Hi-tech photos track Amazonian tree loss

December 15, 2011 5:43 AM

Arthur Nead

The functioning of tropical rain forests, particularly the vast Amazonian forest, is a crucial factor for global climate, and accurately calculating deforestation is important for understanding relationships between the forest and trends in climate. Tulane ecologists monitoring tree losses in Amazonia rely on spectral images taken by Landsat satellites orbiting overhead.

Robinson Negrón-Juárez

Postdoctoral fellow Robinson Negrón-Juárez stands on the trunk of a fallen tree in the Amazon rain forest. It is an example of a small blowdown of trees researchers identified by analyzing satellite photos. (Photo from Robinson Negrón-Juárez)

With these images, researchers can readily identify large areas of tree loss, such as fields cleared by farmers or large expanses of trees blown down by windstorms, says Robinson Negrón-Juárez, a postdoctoral fellow, and Jeffrey Q. Chambers, assistant professor, both in the Tulane Department of Ecology and Evolutionary Biology.

But the Tulane team realized that small gaps in the forest numbering just a few trees were eluding detection due to the limits of image resolution. They are often smaller than the size of a single Landsat pixel.

“We have worked in the forest for a long time, and we know that in fact there are a lot of small disturbances everywhere,” says Negrón-Juárez. The numerous small gaps, usually caused by powerful downbursts of wind, ought to add up to a considerable number of trees lost.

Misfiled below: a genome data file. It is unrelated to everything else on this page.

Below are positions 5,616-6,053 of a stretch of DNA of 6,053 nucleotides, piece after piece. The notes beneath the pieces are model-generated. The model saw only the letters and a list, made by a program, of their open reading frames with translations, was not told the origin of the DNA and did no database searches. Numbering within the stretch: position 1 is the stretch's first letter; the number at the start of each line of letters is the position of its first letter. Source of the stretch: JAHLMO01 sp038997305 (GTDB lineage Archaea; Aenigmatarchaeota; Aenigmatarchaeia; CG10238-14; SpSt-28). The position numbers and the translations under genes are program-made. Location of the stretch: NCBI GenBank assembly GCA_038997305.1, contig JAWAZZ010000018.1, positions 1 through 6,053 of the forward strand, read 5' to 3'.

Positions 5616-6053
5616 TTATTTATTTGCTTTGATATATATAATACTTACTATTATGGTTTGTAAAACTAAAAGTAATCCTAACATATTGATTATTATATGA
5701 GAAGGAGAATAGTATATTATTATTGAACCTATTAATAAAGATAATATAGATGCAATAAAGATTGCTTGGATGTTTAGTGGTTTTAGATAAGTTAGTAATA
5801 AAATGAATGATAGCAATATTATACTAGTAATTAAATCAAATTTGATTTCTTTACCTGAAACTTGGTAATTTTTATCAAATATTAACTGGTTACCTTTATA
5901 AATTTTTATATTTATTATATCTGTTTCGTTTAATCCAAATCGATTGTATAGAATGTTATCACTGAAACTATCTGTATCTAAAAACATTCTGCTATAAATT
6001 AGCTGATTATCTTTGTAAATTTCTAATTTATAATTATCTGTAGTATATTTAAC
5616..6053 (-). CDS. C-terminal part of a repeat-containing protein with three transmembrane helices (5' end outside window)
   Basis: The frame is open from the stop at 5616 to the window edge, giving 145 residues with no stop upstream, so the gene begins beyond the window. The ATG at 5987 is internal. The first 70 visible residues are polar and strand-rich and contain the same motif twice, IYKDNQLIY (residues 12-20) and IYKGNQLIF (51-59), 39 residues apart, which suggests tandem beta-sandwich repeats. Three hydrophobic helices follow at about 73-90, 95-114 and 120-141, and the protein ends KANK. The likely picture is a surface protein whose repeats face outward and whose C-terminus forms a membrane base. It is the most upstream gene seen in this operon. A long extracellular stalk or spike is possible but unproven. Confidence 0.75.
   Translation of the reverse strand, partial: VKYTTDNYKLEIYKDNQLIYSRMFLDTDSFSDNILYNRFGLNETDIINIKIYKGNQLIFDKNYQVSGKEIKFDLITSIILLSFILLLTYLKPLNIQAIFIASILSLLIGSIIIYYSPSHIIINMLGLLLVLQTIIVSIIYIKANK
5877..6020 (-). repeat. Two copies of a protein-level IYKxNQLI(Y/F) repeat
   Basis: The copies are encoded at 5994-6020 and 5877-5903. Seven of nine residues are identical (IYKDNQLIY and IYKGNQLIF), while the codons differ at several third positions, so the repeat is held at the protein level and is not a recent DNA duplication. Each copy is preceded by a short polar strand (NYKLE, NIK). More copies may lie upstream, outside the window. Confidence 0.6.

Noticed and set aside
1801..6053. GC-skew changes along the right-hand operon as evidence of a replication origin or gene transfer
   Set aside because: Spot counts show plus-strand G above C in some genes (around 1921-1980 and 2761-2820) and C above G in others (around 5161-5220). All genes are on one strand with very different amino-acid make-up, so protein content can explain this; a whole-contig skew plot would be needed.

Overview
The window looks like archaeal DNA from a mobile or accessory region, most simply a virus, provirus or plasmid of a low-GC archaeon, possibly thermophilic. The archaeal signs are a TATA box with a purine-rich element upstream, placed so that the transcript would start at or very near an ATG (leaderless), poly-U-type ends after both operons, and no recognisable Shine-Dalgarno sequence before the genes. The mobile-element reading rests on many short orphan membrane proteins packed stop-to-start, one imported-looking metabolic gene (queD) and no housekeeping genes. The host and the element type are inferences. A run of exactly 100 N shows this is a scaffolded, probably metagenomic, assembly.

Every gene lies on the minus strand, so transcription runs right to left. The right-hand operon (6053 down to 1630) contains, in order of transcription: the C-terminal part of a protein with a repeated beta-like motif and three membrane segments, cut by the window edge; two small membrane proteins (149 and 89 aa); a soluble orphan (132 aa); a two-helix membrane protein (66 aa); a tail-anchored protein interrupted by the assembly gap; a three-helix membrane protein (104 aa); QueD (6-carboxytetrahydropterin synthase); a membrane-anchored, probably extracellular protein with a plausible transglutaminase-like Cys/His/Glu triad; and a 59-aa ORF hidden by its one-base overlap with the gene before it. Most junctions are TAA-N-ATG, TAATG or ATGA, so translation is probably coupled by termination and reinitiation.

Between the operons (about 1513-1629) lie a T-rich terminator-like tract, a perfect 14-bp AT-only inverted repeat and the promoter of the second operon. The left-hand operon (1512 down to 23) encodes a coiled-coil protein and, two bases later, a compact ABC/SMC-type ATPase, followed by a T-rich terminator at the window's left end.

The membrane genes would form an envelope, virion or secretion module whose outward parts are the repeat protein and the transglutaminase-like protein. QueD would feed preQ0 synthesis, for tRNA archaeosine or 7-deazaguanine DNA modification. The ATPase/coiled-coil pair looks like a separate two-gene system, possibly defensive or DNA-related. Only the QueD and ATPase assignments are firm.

The team analyzed the spectral signature of forest blowdowns, which enabled them to identify individual small disturbances in Landsat images. To test their method, the team randomly selecting several single pixels identified in the images as small treefall gaps.  

“Then we traveled to the Amazon and tracked down these pixels. It happened that they were in fact disturbances,” says Negrón-Juárez. “When we added them up, these little disturbances were equivalent to 40 percent of the deforestation for the year when we did the analysis. It’s a huge amount, and nobody had considered this at all before.”  

Negrón-Juárez and his colleagues recently published their study results in Remote Sensing of Environment.

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